Initiatives to improve navigation safety and to manage more effectively the use of the waterways should recognize and take advantage of this aspect of pilotage. We have discussed with the Coast Guard that there are great benefits in any port or waterway to a cooperative, mutually supportive working relationship between the Coast Guard Captain of the Port and the local State pilots. In order for such a relationship to work, each side must appreciate the role and responsibilities of the other. They should consider themselves as allies or partners in the job of preventing marine accidents. We will continue working with the Coast Guard to support the development of this type of relationship in each port and waterway.

    Lastly, we appreciate the interest of this subcommittee in improving navigational safety. The APA is a professional association and the APA pilot members are committed to working with the subcommittee and all others who share the goal of making our waters safer and our ocean-borne commerce more efficient. Thank you.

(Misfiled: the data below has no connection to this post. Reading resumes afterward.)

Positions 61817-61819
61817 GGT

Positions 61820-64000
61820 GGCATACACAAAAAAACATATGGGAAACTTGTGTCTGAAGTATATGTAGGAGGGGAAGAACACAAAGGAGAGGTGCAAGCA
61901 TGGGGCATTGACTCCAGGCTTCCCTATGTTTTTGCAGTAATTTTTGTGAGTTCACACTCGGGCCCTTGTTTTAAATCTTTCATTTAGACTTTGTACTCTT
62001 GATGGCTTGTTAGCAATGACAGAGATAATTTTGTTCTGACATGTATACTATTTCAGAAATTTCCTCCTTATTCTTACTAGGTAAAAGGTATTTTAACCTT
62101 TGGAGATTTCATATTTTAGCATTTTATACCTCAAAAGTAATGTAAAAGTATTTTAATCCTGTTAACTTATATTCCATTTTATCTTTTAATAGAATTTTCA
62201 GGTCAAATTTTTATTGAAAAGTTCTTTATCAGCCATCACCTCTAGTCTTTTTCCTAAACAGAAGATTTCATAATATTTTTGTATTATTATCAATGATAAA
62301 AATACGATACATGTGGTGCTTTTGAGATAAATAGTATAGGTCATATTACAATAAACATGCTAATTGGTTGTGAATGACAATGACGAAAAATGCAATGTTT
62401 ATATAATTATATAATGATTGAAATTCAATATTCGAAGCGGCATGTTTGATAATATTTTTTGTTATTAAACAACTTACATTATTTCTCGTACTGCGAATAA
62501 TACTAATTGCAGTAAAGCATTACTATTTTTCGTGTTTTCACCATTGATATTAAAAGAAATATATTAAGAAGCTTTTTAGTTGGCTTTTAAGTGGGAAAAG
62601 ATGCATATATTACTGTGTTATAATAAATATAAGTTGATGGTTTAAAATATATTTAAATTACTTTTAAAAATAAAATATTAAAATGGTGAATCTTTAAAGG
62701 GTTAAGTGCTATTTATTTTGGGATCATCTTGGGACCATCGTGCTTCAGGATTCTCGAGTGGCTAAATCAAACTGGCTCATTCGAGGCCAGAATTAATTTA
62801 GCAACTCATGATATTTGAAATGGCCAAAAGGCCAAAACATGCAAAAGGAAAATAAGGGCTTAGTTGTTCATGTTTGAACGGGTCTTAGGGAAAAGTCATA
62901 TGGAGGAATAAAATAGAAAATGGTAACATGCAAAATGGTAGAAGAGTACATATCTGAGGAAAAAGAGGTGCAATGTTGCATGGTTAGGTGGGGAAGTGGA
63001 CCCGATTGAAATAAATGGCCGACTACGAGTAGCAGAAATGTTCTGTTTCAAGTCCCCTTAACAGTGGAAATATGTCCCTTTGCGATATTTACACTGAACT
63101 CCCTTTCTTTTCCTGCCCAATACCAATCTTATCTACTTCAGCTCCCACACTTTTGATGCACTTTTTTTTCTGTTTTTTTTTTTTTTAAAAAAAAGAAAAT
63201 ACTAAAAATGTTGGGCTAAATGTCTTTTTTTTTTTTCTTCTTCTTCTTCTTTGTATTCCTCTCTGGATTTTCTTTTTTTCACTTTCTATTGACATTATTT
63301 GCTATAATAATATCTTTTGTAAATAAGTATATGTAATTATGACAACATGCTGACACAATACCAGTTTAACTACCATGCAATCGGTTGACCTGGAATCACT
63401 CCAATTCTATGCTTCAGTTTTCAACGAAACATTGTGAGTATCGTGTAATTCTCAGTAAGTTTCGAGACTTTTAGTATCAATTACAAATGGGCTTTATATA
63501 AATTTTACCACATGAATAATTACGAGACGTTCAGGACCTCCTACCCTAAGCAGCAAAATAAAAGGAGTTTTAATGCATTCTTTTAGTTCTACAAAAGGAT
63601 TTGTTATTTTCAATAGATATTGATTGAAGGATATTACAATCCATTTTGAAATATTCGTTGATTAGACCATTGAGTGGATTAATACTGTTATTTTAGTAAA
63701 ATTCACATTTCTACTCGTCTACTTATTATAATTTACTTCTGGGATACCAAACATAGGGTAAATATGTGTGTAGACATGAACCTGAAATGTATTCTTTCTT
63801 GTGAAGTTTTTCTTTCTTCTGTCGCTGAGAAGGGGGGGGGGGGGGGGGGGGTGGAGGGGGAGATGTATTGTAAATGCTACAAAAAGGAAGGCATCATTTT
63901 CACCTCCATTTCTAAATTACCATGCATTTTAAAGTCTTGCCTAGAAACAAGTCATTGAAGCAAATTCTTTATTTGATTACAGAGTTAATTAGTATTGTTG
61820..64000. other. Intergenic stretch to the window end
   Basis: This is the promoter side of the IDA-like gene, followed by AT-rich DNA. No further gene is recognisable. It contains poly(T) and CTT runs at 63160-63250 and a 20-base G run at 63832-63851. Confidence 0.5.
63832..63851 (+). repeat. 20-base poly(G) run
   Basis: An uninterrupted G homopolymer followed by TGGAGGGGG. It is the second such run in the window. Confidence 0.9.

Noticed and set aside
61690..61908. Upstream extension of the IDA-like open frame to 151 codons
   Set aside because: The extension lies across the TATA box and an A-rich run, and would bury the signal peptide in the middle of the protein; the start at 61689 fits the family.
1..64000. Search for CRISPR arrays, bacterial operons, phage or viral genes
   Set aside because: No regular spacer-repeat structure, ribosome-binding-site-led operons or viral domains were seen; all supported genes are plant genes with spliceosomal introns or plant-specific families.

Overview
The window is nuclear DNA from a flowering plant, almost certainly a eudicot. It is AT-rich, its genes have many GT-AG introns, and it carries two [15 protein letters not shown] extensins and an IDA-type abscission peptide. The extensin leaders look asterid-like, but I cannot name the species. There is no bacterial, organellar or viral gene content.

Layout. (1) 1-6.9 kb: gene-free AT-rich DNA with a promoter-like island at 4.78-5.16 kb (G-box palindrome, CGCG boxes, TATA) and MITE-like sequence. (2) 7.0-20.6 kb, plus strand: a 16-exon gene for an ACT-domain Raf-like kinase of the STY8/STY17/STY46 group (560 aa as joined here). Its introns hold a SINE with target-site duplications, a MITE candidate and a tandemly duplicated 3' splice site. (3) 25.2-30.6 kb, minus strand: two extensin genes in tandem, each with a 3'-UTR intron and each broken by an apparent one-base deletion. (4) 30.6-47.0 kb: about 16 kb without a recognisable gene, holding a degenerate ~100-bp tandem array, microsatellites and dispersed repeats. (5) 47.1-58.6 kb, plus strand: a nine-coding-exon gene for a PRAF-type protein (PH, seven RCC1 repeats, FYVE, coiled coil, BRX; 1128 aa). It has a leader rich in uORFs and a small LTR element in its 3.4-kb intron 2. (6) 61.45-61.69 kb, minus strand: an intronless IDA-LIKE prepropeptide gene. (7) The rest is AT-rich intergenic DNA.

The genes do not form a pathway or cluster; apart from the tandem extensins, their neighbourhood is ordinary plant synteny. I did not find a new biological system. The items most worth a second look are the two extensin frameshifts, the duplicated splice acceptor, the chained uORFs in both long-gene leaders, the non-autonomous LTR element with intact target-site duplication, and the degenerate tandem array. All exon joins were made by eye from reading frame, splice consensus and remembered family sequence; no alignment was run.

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    Mr. GILCHREST. Thank you, Mr. Sparks.

    Mr. Marrone?

    Mr. MARRONE. Mr. Chairman and members of the committee, good afternoon. I am Nick Marrone, Vice President of the Seafarers Harry Lundeberg School of Seamanship, testifying on behalf of the Seafarers International Union of North America and the Lundeberg School, a joint labor-management training and educational facility located in Piney Point, Maryland. Thank you for the opportunity to address you this afternoon to describe the involvement of the school and the union in enhancing vessel safety and reducing pollution incidents.

    We believe that in matters of marine safety and pollution prevention, it is the commitment, competence, attitudes, and motivation of individuals at all levels and in all aspects of ship operations—management, crew, and Government alike—that determine the end result. Because of this conviction, the SIU and the Lundeberg School applaud the efforts of Coast Guard Admiral James Card in initiating the Prevention Through People program addressing the human element in vessel operations, both ashore and afloat. We perceive the program as a partnership between Government, management, and labor, each fulfilling specific responsibilities, and believe that the key to its success lies in the complete and honest cooperation and interaction of all three components.